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Japan-Update

Casio targets 20% boost to sales and operating profit

Japanese watchmaker also sees lift from prototype printers

Casio's "2.5D" printing technology, which imitates textures such as leather and fabric on plastic sheets, has garnered particular interest from automakers.

TOKYO -- Japan's Casio Computer plans to achieve 20% growth for both group operating profit and sales next fiscal year by increasing popular wristwatch offerings and introducing industrial printers for use by prototype designers.

Chairman and CEO Kazuo Kashio revealed the targets in an interview with The Nikkei.

The company projects a 9% rise in sales for the current year ending next month to 350 billion yen ($3.27 billion), along with an 11% gain in operating profit to 34 billion yen.

On that basis, Casio would aim for sales of 420 billion yen in fiscal 2018, representing a nine-year high, along with a three-year high in operating profit at 40.8 billion yen.

These goals will be driven mainly by Casio's G-Shock line of watches, known at home and abroad for their durability. The company will releases more commemorative models marking the line's 35th anniversary in April, looking to boost unit sales by at least 1 million next fiscal year to a record 10 million.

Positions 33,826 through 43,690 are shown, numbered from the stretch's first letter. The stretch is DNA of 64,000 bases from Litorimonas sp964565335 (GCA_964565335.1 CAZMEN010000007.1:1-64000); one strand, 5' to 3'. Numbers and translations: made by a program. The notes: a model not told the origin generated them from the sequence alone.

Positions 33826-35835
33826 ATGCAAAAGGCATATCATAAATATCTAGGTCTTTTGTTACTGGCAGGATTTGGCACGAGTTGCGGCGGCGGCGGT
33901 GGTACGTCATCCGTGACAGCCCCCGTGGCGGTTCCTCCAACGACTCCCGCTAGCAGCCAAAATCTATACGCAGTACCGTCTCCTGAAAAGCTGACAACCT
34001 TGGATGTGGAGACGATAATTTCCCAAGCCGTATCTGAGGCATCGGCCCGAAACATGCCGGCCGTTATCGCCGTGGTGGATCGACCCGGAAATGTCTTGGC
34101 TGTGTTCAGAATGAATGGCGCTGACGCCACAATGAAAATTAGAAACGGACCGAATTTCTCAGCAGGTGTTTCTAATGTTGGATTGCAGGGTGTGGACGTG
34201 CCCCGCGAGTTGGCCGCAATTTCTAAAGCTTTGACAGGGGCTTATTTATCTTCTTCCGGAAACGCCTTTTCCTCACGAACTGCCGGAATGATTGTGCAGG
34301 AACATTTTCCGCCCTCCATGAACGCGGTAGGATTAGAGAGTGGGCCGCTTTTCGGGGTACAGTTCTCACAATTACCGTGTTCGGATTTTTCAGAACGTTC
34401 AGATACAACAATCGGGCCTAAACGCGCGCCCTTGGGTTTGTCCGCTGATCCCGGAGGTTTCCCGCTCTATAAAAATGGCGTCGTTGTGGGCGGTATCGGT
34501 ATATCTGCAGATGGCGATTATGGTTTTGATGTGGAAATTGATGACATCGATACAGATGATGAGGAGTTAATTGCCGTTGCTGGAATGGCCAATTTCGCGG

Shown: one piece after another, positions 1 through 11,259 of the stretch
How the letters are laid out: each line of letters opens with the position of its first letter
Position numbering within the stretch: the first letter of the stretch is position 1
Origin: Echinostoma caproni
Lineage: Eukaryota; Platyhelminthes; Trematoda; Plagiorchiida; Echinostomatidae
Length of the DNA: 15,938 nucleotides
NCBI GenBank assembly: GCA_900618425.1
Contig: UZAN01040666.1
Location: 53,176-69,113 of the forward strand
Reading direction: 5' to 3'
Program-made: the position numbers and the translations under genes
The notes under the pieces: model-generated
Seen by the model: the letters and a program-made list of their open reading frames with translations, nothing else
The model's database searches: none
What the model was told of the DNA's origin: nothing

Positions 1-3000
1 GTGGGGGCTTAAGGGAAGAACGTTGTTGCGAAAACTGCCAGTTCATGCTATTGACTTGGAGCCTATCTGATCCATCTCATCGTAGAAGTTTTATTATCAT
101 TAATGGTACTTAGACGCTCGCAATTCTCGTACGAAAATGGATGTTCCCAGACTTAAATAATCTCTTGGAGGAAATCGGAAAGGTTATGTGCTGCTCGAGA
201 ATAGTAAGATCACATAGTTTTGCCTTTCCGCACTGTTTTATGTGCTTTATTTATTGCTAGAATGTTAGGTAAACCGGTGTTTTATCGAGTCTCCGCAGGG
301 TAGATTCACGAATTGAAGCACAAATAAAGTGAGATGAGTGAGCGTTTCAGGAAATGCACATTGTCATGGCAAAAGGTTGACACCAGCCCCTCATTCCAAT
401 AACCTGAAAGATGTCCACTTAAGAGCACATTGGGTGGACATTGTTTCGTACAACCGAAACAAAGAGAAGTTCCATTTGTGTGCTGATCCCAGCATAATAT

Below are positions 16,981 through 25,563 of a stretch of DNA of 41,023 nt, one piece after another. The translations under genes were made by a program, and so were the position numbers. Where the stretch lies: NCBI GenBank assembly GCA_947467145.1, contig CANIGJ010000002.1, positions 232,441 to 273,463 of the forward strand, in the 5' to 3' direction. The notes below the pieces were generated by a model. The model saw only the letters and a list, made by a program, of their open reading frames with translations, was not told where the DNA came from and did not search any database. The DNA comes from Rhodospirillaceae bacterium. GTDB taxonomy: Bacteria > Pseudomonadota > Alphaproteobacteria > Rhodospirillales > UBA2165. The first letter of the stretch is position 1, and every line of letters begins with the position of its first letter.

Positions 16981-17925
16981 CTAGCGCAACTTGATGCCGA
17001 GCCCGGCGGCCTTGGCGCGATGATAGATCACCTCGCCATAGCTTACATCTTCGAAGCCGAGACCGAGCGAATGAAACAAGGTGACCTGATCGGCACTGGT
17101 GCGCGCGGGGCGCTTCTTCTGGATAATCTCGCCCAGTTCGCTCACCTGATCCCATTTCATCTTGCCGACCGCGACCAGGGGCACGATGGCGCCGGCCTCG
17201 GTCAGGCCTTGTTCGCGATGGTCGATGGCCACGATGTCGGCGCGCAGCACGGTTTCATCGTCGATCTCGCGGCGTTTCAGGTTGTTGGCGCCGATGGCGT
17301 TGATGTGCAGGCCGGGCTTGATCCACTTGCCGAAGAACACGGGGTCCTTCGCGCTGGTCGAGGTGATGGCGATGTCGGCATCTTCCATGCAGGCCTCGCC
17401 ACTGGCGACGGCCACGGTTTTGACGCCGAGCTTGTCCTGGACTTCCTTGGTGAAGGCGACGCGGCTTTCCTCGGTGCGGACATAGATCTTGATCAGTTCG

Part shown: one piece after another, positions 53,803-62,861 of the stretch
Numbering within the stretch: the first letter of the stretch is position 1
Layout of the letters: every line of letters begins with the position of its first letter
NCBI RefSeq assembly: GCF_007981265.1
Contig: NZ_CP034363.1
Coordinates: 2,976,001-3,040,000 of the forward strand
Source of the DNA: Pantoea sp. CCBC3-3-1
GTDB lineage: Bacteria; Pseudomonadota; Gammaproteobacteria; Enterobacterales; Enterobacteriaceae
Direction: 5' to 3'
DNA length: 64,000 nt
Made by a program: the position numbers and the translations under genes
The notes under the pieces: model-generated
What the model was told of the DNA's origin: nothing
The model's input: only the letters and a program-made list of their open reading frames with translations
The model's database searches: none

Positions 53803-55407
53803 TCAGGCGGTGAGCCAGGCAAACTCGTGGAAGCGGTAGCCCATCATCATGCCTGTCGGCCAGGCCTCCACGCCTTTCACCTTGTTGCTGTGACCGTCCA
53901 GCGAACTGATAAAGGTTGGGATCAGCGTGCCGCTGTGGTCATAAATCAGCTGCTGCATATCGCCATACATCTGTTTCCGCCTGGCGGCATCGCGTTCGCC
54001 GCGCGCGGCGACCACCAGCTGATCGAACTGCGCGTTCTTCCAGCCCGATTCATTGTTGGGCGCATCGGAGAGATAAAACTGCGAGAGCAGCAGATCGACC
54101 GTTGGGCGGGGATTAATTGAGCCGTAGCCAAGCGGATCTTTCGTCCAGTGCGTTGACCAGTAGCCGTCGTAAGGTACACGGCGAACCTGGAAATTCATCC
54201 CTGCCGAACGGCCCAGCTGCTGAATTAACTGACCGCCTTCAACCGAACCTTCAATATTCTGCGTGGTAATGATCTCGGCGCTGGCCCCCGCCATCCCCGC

Casio has poured resources into advertising strategies to capture demand in China through online sales outlets. Sales spread by word of mouth from one online ad campaign there proclaiming that G-Shocks are too tough for even a gorilla to break.

The company aims to retool watches priced at several thousand yen as well, looking to increase their added value. Such models have remained largely unchanged for some time.

Casio's earnings also should benefit from the company's "2.5D" printing technology, which can recreate a range of textures including leather and fabric on plastic sheets using minute indentations. Casio independently developed the printers and the sheets, both of which are to hit shelves this month.

The product offers wide-ranging applications, and "interest related to automobiles has been strong," Kashio said. Electric vehicles in particular use a variety of switches and buttons, and Casio's printers would let manufacturers create prototypes quickly without using dies.

The company aims to recalibrate its business model so that consumable products like printer sheets will also drive earnings along with durables such as printers.

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